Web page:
|[The Beilun port in Ningbo, Zhejiang province. Investment was the economy's strongest driver this year. Xu Jingxing / China Daily]|
China's economic restructuring is expected to gain ground next year, with consumption set to overtake investment as the main driver of growth, a senior economist said on Wednesday.
Peng Wensheng, chief economist and managing director of China International Capital Corp, an international investment bank headquartered in Beijing, predicted that the world's second-largest economy will see a 7.6 percent GDP growth rate in 2014 and that 4.1 percentage points will be contributed by final consumption expenditure.
Gross capital formation, or investment, is likely to account for 3.4 percentage points of next year's growth rate, with the other 0.1 percentage point coming from the net exports of goods and services, Peng said.
"Reforms rolled out by the 18th Central Committee of the Communist Party of China will help correct the structural imbalances in the economy" in terms of eliminating agencies and decentralizing the government's power, lowering the proportion of turnover taxes and turning migrant workers into full urban residents, he said.
"Such measures will help narrow the income gap, stimulate consumption and further lower the savings rate," Peng said.
In the first three quarters, investment was the economy's strongest driver, contributing 55.8 percent, or 4.3 percentage points of GDP growth. Consumption netted 45.9 percent, or 3.5 percentage points of the growth, and net exports dragged down the GDP by 1.7 percent, or 0.1 percentage point, the National Bureau of Statistics said.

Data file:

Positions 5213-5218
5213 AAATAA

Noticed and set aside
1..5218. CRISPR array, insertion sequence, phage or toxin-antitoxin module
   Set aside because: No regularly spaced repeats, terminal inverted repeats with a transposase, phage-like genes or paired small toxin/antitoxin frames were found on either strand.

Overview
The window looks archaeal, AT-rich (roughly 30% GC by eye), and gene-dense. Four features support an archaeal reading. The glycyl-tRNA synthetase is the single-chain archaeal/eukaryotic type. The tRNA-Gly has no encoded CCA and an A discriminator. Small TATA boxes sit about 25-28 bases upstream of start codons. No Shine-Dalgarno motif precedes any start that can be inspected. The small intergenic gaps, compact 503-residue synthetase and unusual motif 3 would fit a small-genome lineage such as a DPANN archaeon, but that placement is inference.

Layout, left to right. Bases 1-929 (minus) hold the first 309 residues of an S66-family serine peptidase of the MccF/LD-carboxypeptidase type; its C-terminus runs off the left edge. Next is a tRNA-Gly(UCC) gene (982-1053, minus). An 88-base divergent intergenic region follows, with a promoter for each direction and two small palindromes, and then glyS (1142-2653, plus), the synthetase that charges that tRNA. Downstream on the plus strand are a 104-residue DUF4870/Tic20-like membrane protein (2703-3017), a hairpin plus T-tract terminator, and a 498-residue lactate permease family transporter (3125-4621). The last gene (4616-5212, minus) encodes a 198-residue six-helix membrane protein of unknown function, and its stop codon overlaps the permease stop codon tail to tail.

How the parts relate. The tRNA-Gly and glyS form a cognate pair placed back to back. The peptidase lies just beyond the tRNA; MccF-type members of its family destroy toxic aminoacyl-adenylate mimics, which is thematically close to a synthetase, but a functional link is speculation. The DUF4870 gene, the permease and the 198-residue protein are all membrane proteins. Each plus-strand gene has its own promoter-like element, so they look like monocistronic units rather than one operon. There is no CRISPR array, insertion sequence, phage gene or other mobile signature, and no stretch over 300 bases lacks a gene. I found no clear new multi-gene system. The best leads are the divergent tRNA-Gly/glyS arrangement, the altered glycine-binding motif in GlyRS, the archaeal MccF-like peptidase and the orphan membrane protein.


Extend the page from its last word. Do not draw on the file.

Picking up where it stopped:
From January to September, the country achieved an average GDP growth rate of 7.7 percent. In the third quarter, the growth accelerated to 7.8 percent from 7.5 percent in the second quarter, all above the whole-year target. Peng forecast this year's GDP to rise by 7.6 percent from a year earlier.
The CICC economist also said that in 2014, more moderate fiscal expansion and a more cautious monetary policy are likely and may slow the growth of fixed-asset investment, as the government will take further measures to control financial systemic risks, especially for local government debt issues and the "shadow banking" problem.
"But adjusting the economy's structure could eliminate the economic foundation for the rapid increase in property prices we have seen over the past decade," Peng said.
"The more successful structural reform is, the sooner the real estate bubble will burst."
Liang Hong, head of the research department and managing director of CICC, said that China's A-share market likely will deliver an annual return of 20 percent in 2014, following four years of market sluggishness, as economic momentum is expected to continue in the first half of next year and market-based reform will bring more "policy-guide" good news for the capital market.
"The well-targeted reform initiative will bring more positive changes, including boosting economic vitality and improving efficiency, especially for the State-owned companies," Liang said.
As the State-owned companies already have taken measures to control operational costs and promote profitability, and the managers are trying to improve corporate governance, the State-owned companies' shares, or the "blue chips", may show higher investment values in the near future, she added.